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"HIT on Trousseau" double trouble: acquired coagulopathy with femoral artery thrombosis


Warncke, C; Alberio, L; Savolainen, H; von Allmen, R; Baumgartner, I; Husmann, M (2008). "HIT on Trousseau" double trouble: acquired coagulopathy with femoral artery thrombosis. VASA, 37(3):281-284.

Abstract

Trousseau Syndrome is a paraneoplastic procoagulant phenomenon. Heparin-induced thrombocytopenia (HIT) is a rare complication of anticoagulation with heparin. To our knowledge, the coincidence of the two has not been reported so far. We report a case of an acute thrombosis of the left femoral artery and distal leg arteries in a patient with an otherwise normal cardiovascular status. Endovascular revascularization attempts using mechanical rotational thrombectomy catheter, aspiration and local thrombolysis were unsuccessful. Progressive coagulation along the intra-arterial catheter was seen. Surgical thrombectomy of the femoral-pedal axis was successful, but the patient developed an immune-mediated HIT postoperatively. An adenocarcinoma of the colon was the likely cause for the initial arterial thrombosis, and probably adversely affected endovascular revascularization attempts. Subsequent HIT with microvascular thrombosis worsened ischemic damage leading to a below knee-amputation, despite patent large vessels. Compared to venous thrombosis, arterial thrombosis is a rare manifestation of Trousseau syndrome. The coincidence of it with HIT is even rarer. There may be a causal relationship between the two.

Trousseau Syndrome is a paraneoplastic procoagulant phenomenon. Heparin-induced thrombocytopenia (HIT) is a rare complication of anticoagulation with heparin. To our knowledge, the coincidence of the two has not been reported so far. We report a case of an acute thrombosis of the left femoral artery and distal leg arteries in a patient with an otherwise normal cardiovascular status. Endovascular revascularization attempts using mechanical rotational thrombectomy catheter, aspiration and local thrombolysis were unsuccessful. Progressive coagulation along the intra-arterial catheter was seen. Surgical thrombectomy of the femoral-pedal axis was successful, but the patient developed an immune-mediated HIT postoperatively. An adenocarcinoma of the colon was the likely cause for the initial arterial thrombosis, and probably adversely affected endovascular revascularization attempts. Subsequent HIT with microvascular thrombosis worsened ischemic damage leading to a below knee-amputation, despite patent large vessels. Compared to venous thrombosis, arterial thrombosis is a rare manifestation of Trousseau syndrome. The coincidence of it with HIT is even rarer. There may be a causal relationship between the two.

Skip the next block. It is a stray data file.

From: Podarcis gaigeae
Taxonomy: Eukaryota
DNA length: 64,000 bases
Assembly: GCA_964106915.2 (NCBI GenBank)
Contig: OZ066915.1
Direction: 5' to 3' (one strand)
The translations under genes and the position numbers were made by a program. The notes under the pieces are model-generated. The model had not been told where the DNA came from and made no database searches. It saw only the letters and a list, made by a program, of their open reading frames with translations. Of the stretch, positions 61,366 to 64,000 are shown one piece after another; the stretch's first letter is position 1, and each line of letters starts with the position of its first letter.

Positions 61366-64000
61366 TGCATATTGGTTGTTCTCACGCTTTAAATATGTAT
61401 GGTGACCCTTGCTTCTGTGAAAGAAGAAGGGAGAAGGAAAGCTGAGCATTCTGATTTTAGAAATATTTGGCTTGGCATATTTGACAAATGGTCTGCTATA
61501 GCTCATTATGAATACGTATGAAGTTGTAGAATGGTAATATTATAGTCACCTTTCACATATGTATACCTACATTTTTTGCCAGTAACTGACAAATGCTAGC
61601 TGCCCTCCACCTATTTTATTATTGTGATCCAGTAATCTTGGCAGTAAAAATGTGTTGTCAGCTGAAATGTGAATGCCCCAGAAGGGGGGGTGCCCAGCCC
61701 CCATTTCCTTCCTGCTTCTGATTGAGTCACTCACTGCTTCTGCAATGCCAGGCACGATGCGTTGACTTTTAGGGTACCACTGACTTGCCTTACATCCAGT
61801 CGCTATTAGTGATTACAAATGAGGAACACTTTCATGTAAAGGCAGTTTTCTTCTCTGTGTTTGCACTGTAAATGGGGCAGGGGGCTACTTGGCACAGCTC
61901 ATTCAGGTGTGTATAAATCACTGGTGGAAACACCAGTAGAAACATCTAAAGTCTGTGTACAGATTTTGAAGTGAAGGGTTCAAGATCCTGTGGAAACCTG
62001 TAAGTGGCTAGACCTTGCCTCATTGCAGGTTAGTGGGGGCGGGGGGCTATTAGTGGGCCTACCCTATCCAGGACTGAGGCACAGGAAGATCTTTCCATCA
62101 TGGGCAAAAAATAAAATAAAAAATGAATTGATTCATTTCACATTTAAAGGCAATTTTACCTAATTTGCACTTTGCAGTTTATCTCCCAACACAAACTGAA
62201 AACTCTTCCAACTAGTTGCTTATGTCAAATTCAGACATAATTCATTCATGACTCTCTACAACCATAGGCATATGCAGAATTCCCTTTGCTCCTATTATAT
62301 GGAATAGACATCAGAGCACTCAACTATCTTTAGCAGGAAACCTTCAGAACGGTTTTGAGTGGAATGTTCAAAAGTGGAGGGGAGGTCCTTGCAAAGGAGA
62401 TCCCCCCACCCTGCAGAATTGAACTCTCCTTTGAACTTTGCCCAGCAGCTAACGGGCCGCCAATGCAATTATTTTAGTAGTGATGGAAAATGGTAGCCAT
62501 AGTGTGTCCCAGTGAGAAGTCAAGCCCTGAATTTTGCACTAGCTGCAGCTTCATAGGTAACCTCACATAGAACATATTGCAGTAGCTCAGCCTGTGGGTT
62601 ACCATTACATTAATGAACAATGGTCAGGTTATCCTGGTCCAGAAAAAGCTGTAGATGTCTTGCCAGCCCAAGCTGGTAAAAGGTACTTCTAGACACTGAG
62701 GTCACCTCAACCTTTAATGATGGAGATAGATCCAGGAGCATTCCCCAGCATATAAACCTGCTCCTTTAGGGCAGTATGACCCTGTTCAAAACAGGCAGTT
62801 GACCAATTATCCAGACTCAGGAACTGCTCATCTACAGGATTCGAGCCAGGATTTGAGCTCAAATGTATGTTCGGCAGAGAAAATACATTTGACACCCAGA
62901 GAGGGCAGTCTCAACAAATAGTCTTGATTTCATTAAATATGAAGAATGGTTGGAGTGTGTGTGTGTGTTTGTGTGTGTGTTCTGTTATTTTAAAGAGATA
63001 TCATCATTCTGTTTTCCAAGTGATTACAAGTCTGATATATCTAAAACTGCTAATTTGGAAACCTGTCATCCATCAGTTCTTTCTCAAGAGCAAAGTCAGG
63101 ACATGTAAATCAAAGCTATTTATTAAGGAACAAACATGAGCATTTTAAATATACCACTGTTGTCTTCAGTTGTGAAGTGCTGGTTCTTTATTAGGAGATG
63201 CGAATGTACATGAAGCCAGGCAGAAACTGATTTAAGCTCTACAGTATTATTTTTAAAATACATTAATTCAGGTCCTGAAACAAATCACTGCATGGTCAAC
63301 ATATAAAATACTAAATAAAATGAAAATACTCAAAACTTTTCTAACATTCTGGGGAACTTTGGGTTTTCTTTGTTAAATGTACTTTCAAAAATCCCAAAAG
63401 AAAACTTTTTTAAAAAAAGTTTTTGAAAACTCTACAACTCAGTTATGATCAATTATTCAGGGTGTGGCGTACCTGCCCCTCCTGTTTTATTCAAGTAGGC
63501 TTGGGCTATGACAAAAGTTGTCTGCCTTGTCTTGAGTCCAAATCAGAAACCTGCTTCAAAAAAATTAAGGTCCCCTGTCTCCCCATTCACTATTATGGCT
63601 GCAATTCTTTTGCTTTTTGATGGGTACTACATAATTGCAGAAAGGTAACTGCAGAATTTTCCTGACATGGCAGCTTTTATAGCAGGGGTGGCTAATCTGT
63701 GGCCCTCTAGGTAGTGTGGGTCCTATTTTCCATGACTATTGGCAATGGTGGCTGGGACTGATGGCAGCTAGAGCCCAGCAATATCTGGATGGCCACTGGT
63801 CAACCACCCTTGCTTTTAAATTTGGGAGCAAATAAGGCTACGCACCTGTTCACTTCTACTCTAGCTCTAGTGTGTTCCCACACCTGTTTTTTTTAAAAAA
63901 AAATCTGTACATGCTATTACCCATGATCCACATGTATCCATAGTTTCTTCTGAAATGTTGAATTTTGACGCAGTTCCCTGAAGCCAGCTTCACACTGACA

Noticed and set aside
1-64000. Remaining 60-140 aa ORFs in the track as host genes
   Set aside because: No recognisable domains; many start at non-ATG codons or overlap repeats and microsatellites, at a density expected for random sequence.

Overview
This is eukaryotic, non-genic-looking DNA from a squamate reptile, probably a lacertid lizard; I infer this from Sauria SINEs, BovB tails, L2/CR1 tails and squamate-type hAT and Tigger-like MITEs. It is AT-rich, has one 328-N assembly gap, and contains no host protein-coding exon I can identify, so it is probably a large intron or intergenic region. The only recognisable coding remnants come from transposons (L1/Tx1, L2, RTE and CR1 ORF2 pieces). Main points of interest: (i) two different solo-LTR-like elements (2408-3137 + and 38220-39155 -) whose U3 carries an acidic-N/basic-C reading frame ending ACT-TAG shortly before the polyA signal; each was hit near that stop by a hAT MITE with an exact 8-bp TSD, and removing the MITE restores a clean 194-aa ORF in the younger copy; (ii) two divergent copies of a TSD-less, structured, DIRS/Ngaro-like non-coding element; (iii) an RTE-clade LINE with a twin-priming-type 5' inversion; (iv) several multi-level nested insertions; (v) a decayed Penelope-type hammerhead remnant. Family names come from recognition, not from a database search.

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Additional indexing

Item Type:Journal Article, refereed, original work
Communities & Collections:04 Faculty of Medicine > University Hospital Zurich > Clinic for Angiology
Dewey Decimal Classification:610 Medicine & health
Language:English
Date:2008
Deposited On:28 Jan 2009 08:47
Last Modified:05 Apr 2016 12:54
Publisher:Hans Huber
ISSN:0301-1526
Publisher DOI:10.1024/0301-1526.37.3.281
PubMed ID:18690597
Permanent URL: http://doi.org/10.5167/uzh-11739

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